One of the best reads each week in the Sunday Times is the article by John Humphrys, the BBC Today programme’s welcome scourge of devious politicians. In some ways it is like the best of Thought for the Day on that programme, often saying in effect ‘You know the usual argument, but what about this? Think about it.’ And I like to be made to think.
In a recent piece he wrote of his father who had died the previous Sunday at the age of 91. He had been a tough character, ‘difficult and argumentative’, with poor eyesight but a skilled craftsman running his own business. In his latter years after the death of his wife, he had changed, had taken to the bottle and eventually suffered from dementia. It was a terrible end and all he wanted was to die.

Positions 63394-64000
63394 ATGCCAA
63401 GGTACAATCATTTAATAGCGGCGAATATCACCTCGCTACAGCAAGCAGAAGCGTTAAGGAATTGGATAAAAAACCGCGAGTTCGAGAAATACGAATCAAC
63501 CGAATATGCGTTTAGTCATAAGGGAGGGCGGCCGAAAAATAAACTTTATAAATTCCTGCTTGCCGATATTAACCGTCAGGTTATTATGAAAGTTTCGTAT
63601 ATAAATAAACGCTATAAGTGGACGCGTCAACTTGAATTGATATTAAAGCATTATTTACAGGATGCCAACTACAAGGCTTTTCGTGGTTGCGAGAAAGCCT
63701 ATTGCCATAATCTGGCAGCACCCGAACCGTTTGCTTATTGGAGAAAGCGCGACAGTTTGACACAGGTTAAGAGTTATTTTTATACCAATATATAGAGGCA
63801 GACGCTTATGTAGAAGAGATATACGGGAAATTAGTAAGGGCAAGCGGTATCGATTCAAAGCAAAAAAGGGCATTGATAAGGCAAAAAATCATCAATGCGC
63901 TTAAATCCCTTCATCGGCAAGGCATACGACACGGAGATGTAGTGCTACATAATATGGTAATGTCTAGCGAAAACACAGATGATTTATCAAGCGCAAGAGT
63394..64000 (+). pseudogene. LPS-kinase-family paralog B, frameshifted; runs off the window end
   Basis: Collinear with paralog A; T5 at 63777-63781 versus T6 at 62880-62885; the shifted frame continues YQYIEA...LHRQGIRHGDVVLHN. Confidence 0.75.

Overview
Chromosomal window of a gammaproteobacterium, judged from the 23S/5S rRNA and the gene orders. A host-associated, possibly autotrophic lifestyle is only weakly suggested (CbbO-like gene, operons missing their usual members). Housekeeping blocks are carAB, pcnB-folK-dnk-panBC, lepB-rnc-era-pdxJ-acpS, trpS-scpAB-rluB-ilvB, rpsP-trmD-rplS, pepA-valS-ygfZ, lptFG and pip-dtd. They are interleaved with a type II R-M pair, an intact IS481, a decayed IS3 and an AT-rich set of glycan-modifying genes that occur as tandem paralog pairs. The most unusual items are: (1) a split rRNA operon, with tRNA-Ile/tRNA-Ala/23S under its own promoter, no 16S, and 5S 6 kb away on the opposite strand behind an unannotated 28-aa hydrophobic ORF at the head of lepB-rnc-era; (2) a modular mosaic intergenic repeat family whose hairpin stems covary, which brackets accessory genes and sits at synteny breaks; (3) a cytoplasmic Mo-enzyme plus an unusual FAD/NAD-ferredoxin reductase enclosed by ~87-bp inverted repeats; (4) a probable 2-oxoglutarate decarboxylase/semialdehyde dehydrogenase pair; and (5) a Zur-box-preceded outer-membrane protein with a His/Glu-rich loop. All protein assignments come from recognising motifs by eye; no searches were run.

Humphrys ended with words from his father’s consultant: ‘A generation ago he would have been allowed to die without enduring so much indignity and suffering. Increasingly we keep people alive because we can.’ His own comment on this sums up the case: ‘That is not right. We need to regain the sense that death is not something we should apologize for. I mourn my father’s passing but I celebrate his life. And his death.’
It produced, as he wrote a few weeks later, the largest response to anything he had ever written in 45 years as a journalist, revealing ‘a depth of worry, anxiety and fear’ on the part of children, grandchildren, brothers and sisters who had been ‘forced to watch their loved ones suffer’.
I know what he means. Just a week after my parent’s silver wedding my mother was diagnosed with a brain tumour and she died eight months later in April 1955, a few weeks before I was ordained. But she died at home and she died peacefully, because her doctor employed a practice Humphrys describes as ‘double effect’, where the dose of morphine is increased ‘to alleviate pain and keep increasing it to the point where they know the patient will die’.